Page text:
Food Blog #2: Shakshuka

One of the most important events of our recent visit to Aswan occurred on the morning of our final day. Before going to the airport, I headed to the roof to meet the owner of our guesthouse, who had promised to make me some breakfast. When I arrived, he placed the following meal before me:

Shakshoka is delicious.

There was tea (mandatory in Egypt), bread, potatoes, and  fried okra. Then, he brought out two skillets. As you can see in the picture, the one of the left contains freshly scrambled eggs and the one on the right contains some red-ish pasty stuff. This “stuff,” I was later informed, is called “shakshuka.” It is delicious, sort-of good for you, and an interesting case of multiple cultures creating their own version of the same dish.

Shakshuka is usually a combination of tomatoes, peppers, onions, and spices, and is served with fried or sunny-side-up eggs. There are a plethora  of different versions of this dish, and you can find it served in Tunisia, Libya, Algeria, Morocco, Israel, and Egypt.

Having experienced the joy of shakshuka in Aswan, my wife and I replicated the magic in our own kitchen. First, I chopped up the onions and peppers and sautéed them in olive oil.

Cooking 1

Then we added finely chopped tomatoes. She also put in garlic, chili powder, cumin, and paprika, and then let it simmer.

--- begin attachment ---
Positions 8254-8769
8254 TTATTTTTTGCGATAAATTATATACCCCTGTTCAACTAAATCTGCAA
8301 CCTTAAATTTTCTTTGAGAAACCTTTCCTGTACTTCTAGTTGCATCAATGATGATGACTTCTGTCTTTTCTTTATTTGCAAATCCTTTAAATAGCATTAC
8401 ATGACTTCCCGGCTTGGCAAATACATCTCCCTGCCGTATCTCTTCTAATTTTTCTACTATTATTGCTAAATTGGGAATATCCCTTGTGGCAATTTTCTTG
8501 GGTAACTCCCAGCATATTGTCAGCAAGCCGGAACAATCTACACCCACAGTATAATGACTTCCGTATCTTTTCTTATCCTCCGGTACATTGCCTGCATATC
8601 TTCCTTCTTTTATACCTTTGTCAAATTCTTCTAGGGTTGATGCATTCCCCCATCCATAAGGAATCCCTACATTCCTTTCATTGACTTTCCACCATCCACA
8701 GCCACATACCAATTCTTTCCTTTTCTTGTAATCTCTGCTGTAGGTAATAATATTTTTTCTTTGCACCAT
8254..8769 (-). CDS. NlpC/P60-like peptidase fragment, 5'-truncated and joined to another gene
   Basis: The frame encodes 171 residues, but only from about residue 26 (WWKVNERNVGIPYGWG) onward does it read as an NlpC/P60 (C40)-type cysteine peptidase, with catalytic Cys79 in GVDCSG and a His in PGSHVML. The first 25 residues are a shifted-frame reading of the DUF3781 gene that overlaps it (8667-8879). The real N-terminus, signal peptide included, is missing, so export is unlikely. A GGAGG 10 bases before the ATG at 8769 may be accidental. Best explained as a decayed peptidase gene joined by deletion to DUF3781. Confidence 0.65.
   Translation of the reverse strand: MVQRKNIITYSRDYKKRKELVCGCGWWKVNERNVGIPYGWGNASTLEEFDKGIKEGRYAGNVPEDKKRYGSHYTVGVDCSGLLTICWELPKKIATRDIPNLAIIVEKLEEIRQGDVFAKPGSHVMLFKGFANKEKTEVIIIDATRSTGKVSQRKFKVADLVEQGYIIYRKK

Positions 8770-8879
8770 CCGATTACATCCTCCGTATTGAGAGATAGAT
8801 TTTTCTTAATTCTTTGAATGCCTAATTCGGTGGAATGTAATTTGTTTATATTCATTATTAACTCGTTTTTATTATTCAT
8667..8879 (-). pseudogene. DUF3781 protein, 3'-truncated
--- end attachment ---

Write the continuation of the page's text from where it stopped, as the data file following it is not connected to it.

Cooking 2

Then we cracked four eggs on top and cooked it all under a lid for a while.

Cooking 3

 

We topped the finished product with parsley. When it was done, it looked like this!

Cooking 4

We served it with bread for scooping and soaking up the sauce, and it was complete! It was a delicious and easy to assemble meal that I would recommend to most people.

 

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6 thoughts on “Food Blog #2: Shakshuka

  1. I tried this recipe but there was no sauce… did you use canned tomatoes with the juice? I chopped fresh tomatoes. :-) The eggs cooked but took awhile, as there was little or no steam under the lid.

    • Thanks for commenting! We stopped posting on this blog because we moved to Canada. I was planning to do a post about how we moved away from Cairo, but I was too sad to write it!

      • I actually never thought of that! It would be a very long post. Full of sadness and difficult paperwork.
        We went to Cairo to attend Master’s school, then I got a job at a publishing company after graduation.

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